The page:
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    ABSTRACT: Helium plays a central role in superconductivity. Despite breakthroughs in high-temperature superconducting materials, helium remains the coolant of choice. Against this there is concern about helium shortages. Global geological helium reserves are estimated to be approximately 8 million tons and are mainly in the U.S., Qatar, Algeria, and Russia. Annual helium production from natural gas runs at approximately 30 000 tons and is distributed across a few players, both public and private: the U.S. government, Air Liquide, Air Products, Linde Group, Matheson, Messer, and Praxair. Currently, the natural gas industry focuses insufficiently on the helium that remains blended throughout the gas supply chain until it is “vented” upon combustion. This constrains new supply development. These factors combine to create waves of market anxiety. Consideration of demand reveals a diversity of government, public, and private buyers each of whom perceives their needs, and how much they are willing to pay, differently. For more than 100 years, researchers in low-temperature physics and especially superconductivity have been dependent on liquid helium supply. Currently the cryogenics and super-conductivity users consume ~ 29% of the global helium supply and 3/4 of that is taken by the magnetic resonance imaging/nuclear magnetic resonance market. These users are already responding to helium price increases by developing liquid cryogen-free technologies to gain independence from the helium market. The purpose of this article is to explore options facing the global helium industry and helium users in an attempt to answer the question: what is the future of helium and how would that influence the cryogenic and superconductivity market? We consider the future options for current users such as: discontinuing helium-related activities; continuing to pay higher helium prices; running expensive onsite storage/reliquefaction helium systems; deploying costly cryogen-free low-te- perature installation; influencing policy on the global industry extracting and distributing helium from natural gas or developing new, disruptive technologies that may reduce helium demand.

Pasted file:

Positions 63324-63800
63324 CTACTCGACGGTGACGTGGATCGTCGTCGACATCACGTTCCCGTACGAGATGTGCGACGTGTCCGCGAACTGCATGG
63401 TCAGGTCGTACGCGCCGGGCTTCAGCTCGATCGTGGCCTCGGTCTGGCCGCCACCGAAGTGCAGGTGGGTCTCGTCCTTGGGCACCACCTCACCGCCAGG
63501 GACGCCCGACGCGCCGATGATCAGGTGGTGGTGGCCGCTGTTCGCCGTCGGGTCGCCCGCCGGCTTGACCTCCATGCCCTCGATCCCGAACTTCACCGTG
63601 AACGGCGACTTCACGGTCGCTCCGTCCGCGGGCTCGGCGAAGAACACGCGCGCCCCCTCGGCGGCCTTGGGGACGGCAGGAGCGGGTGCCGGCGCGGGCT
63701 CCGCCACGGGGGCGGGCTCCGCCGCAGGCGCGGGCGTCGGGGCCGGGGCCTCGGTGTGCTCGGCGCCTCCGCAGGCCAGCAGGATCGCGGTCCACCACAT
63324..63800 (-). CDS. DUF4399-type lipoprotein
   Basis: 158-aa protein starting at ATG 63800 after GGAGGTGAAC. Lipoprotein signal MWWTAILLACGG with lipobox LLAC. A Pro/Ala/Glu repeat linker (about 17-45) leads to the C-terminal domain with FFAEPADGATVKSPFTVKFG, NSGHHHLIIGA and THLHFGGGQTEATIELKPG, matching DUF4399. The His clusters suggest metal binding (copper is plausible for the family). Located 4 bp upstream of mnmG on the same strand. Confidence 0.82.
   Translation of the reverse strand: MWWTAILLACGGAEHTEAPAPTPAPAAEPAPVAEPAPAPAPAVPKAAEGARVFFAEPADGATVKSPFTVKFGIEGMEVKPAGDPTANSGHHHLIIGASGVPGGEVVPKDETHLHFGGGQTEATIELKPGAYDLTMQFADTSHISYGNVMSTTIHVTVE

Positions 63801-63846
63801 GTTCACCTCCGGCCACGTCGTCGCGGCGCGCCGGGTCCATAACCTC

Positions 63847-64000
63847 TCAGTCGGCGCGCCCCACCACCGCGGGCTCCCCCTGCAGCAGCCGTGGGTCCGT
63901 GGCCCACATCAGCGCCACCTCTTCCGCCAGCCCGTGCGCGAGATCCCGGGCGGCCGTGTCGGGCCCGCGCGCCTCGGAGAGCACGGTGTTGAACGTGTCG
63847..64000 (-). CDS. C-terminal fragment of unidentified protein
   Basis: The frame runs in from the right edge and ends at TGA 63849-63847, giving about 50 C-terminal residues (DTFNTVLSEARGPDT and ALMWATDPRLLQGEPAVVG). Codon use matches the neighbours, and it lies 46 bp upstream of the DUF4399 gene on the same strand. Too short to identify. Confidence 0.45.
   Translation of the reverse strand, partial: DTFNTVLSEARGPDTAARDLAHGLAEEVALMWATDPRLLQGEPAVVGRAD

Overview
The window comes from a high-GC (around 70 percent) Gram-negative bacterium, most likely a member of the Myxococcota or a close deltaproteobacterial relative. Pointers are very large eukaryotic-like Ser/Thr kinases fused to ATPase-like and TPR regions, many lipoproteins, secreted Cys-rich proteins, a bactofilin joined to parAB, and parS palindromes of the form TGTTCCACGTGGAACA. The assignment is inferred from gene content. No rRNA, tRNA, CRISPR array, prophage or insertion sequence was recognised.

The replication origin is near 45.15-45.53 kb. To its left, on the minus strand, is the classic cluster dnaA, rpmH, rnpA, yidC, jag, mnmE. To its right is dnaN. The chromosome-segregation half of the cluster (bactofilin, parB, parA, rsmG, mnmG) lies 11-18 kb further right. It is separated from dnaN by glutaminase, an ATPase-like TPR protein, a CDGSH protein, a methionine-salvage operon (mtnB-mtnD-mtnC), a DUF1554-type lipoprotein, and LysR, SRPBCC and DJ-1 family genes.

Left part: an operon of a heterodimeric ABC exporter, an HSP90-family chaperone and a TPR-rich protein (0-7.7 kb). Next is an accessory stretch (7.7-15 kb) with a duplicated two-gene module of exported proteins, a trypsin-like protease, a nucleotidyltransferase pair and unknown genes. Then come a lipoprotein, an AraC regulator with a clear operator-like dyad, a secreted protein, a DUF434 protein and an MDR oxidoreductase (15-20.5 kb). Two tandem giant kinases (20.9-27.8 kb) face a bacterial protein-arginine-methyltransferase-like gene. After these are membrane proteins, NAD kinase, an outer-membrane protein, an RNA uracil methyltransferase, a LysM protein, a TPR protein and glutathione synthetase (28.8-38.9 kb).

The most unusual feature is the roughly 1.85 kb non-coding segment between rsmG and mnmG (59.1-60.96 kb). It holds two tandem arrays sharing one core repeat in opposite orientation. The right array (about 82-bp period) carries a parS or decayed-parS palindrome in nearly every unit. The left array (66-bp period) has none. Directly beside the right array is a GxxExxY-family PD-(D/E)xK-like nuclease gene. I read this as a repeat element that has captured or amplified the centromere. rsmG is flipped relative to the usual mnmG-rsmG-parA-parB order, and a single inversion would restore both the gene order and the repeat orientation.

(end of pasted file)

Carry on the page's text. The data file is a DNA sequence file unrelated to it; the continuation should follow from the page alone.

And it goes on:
IEEE Transactions on Applied Superconductivity 06/2013; 23(3):0500113-0500113. DOI:10.1109/TASC.2013.2244633 · 1.32 Impact Factor
  • Energy 05/2013; 166(2):74-81. DOI:10.1680/ener.13.00003 · 4.16 Impact Factor